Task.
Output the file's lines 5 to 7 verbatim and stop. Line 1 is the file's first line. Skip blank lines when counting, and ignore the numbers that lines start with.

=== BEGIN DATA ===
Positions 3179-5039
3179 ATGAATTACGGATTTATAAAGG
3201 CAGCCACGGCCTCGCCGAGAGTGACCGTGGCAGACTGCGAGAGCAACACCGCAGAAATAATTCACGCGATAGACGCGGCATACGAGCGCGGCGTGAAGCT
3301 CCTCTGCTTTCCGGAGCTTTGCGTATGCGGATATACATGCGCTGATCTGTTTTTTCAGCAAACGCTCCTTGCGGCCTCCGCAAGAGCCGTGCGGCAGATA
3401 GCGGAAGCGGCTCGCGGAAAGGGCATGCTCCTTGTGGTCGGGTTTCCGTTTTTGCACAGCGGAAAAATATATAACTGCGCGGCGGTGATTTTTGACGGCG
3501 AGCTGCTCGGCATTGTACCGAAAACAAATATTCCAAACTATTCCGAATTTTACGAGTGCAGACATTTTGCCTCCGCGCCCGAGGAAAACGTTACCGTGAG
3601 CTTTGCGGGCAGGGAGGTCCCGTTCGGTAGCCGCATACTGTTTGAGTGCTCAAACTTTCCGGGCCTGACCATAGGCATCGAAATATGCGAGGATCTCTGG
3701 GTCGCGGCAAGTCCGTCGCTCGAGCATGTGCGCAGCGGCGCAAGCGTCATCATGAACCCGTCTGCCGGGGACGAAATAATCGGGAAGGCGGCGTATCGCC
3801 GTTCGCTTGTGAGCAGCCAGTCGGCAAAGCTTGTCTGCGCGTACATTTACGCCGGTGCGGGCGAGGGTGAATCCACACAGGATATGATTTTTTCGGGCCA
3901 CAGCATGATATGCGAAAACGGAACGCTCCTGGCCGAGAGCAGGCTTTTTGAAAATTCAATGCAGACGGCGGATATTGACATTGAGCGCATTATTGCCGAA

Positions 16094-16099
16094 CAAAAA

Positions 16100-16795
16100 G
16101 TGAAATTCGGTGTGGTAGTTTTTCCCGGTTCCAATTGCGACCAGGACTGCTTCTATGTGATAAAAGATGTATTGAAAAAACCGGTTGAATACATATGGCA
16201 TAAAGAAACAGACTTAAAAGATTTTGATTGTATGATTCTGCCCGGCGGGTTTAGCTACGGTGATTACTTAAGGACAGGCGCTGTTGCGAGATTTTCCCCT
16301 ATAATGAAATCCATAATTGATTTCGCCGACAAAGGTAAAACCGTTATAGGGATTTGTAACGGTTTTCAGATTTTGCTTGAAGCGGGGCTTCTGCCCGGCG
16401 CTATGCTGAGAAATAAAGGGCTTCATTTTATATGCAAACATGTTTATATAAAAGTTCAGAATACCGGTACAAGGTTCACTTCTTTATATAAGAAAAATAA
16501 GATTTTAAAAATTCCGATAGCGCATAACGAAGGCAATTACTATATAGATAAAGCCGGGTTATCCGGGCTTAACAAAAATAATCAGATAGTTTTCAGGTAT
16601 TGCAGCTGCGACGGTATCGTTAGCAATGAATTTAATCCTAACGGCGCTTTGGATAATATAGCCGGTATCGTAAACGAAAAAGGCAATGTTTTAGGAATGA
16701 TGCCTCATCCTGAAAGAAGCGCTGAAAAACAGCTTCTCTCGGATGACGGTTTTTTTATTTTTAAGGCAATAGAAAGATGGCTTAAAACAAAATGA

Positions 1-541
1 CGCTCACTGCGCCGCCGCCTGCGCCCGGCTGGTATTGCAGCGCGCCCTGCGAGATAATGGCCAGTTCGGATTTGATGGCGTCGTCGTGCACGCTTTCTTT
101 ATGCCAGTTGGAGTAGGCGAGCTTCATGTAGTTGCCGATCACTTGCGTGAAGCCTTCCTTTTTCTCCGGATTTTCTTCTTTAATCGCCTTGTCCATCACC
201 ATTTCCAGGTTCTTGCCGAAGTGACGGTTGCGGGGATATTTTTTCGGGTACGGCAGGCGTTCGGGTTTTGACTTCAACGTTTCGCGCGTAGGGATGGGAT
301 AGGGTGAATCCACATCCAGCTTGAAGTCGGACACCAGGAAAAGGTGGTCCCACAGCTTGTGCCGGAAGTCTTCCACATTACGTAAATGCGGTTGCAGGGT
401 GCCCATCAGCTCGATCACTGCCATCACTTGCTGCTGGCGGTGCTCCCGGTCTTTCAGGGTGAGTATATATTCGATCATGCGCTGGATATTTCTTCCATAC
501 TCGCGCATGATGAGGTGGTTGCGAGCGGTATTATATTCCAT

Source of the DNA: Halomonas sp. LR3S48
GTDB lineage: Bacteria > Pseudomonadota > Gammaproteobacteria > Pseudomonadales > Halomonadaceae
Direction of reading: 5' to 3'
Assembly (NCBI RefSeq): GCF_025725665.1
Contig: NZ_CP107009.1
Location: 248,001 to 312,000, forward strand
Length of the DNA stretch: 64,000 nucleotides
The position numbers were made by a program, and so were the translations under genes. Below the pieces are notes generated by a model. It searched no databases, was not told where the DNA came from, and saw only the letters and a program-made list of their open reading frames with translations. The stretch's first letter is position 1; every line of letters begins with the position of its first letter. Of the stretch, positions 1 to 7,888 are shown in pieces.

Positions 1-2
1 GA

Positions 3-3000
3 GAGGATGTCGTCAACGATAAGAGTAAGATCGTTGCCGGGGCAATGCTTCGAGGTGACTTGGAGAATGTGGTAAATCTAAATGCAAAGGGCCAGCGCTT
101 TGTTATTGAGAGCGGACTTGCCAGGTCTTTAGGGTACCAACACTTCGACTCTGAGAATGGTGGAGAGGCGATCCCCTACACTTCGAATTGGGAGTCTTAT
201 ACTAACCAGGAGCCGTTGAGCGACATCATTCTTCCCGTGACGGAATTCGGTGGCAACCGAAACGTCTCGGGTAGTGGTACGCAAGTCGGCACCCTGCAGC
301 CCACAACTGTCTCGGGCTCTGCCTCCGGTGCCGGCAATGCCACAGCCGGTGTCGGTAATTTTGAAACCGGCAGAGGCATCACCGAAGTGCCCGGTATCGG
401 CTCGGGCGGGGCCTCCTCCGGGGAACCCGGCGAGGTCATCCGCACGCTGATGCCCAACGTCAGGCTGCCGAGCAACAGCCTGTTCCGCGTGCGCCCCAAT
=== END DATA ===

3401 GCGGAAGCGGCTCGCGGAAAGGGCATGCTCCTTGTGGTCGGGTTTCCGTTTTTGCACAGCGGAAAAATATATAACTGCGCGGCGGTGATTTTTGACGGCG
3501 AGCTGCTCGGCATTGTACCGAAAACAAATATTCCAAACTATTCCGAATTTTACGAGTGCAGACATTTTGCCTCCGCGCCCGAGGAAAACGTTACCGTGAG
3601 CTTTGCGGGCAGGGAGGTCCCGTTCGGTAGCCGCATACTGTTTGAGTGCTCAAACTTTCCGGGCCTGACCATAGGCATCGAAATATGCGAGGATCTCTGG